Venezuelans are increasingly buying and selling items of garbage as a means of survival as the country’s economic and humanitarian crisis continues to deepen.
A report this week published on the personal website of veteran journalist Glenda Umaña details the cases of people such as Yelitza Luján, a woman living on Venezuela’s Margarita Island, previously known as the “Pearl of the Carribean.” A mother of five children and two grandchildren, she has been forced to sell bags of garbage.
The bags—which contain food such as rotten bananas, blackened carrots, and potatoes—can be sold for up to 18,000 bolivares, equivalent to under ten cents as a result of hyperinflation.
“Most of the time we lose money because everything that comes in the bag is bad,” Luján said.
One of her neighbors, Yonely Martínez, lives in a makeshift house kept together sheets of zinc and pieces of wood. A former Chávez supporter who voted for Nicolás Maduro, she tells Luján that she feels betrayed after being promised that the government would help lift her out of poverty.
“We make only one meal a day, we drink water to cheat the stomach,” she said. “I feel a great helplessness when children ask me for food and I do not know what to do.”
A report by Colombian outlet El Tiempo in March also found multiple cases of people in the capital of Caracas of people crawling through the past evening’s trash in the early hours of the morning in order to get the “best” trash, according to witnesses, in order to sell it. Other reported cases include people scavenging the leftovers of fruit stalls before also selling the sometimes-decaying products off at a cut down price.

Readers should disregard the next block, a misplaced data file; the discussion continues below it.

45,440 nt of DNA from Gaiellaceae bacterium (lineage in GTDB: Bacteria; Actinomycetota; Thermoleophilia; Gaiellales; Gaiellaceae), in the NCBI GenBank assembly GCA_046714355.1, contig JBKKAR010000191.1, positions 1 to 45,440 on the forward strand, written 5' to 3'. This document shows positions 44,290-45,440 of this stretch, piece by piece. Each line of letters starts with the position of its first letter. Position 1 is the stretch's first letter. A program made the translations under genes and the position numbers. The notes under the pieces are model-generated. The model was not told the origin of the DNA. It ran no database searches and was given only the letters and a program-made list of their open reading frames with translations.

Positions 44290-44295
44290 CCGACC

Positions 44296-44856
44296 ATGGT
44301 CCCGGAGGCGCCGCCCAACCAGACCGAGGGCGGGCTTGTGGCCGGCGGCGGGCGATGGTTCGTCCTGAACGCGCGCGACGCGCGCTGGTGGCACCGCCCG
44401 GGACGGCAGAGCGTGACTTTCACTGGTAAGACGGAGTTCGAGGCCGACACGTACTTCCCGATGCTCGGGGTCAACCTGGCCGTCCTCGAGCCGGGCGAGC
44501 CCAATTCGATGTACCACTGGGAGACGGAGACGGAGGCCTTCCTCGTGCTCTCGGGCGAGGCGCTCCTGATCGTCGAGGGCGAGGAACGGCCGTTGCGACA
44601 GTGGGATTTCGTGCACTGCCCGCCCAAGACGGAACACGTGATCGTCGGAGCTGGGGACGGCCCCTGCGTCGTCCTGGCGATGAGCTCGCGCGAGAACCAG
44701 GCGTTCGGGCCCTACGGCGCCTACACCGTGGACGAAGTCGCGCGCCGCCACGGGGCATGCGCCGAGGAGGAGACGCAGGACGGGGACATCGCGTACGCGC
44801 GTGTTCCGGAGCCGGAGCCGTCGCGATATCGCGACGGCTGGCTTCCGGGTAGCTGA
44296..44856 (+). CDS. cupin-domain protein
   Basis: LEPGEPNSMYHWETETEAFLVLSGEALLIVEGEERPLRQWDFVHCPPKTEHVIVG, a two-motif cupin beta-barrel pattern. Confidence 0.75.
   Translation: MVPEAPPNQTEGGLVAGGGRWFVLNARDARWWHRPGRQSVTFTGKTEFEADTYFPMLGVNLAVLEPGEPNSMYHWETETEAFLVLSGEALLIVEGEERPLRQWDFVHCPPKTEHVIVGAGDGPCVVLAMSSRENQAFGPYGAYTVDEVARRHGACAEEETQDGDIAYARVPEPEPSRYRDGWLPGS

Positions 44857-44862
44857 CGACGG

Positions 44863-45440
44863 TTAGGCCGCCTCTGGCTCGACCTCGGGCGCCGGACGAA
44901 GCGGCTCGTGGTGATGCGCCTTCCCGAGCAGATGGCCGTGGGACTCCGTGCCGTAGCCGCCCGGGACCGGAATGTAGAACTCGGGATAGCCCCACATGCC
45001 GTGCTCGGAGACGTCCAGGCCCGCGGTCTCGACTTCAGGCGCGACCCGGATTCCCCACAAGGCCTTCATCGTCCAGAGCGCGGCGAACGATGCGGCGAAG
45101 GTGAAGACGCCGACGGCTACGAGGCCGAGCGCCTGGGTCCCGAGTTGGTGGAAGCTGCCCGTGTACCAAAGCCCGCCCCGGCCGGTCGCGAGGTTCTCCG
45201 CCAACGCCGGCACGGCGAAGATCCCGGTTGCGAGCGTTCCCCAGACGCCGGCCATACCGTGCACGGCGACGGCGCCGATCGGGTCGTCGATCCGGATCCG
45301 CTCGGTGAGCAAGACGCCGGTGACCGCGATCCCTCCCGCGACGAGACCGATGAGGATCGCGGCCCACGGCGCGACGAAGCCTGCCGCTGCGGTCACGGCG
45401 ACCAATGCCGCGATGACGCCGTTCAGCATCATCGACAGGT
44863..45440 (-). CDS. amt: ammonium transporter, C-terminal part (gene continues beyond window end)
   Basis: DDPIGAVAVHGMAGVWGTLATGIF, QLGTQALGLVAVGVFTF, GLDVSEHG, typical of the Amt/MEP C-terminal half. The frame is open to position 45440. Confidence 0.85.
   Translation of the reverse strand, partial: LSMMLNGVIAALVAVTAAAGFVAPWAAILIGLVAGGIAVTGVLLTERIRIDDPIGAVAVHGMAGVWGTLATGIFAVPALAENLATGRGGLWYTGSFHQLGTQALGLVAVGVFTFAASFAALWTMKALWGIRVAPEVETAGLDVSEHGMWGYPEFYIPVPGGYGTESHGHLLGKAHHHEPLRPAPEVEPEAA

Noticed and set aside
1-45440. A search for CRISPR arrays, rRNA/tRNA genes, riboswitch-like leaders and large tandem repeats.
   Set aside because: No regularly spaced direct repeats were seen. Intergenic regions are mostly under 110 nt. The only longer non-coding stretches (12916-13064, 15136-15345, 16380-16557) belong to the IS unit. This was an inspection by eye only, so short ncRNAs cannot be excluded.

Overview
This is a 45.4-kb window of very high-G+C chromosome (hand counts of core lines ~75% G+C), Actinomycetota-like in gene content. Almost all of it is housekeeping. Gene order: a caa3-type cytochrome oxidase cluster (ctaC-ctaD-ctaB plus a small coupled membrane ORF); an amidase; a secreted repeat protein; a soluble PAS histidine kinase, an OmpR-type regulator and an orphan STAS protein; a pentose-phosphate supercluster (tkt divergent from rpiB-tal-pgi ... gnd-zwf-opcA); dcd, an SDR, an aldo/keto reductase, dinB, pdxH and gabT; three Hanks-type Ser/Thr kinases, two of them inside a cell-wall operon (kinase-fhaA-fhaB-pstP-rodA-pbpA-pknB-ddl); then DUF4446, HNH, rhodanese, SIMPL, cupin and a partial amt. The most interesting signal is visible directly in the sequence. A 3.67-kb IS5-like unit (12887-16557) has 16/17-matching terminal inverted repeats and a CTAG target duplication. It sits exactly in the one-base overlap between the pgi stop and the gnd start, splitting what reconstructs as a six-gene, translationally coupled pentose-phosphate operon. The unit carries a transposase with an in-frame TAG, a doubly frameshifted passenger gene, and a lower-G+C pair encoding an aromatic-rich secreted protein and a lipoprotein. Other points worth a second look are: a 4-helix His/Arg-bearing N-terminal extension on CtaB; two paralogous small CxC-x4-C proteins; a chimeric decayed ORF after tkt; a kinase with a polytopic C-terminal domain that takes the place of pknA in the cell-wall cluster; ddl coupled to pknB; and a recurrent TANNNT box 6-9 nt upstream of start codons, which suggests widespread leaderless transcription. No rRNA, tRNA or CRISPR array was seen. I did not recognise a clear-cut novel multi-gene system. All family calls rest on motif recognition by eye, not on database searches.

A 2016 poll found that over 15 percent of Venezuelans were eating garbage as a regular part of their diet, while over half of people go to bed hungry at night. That figure has almost certainly increased as the country’s catastrophic economic situation keeps worsening.
Huge amounts of waste now cover thousands of streets around Venezuela, particularly in Caracas, where the lack of a local government means waste collection has come to a standstill. Streets are strewn with waste, some of it in black bags and other items in limbo such as water bottles, diapers, and food waste.
Other extraordinary measures people have used to raise money include women trading their hair, young girls turning to prostitution, and selling human body parts. There have also been cases of people eating wild dogs, butchering zoo animals, while the ruling socialist regime has suggested turning to rabbit farming as a solution.
Years of socialist mismanagement, collapsing oil revenues, and hyperinflation is seen as the main factors behind the country’s crisis, which is now one of the world’s most pressing humanitarian concerns. This month, ruling dictator Nicolás Maduro raised the minimum wage by 40 percent to 248,000 bolivares a month, but skyrocketing inflation, this is now worth just $1.17.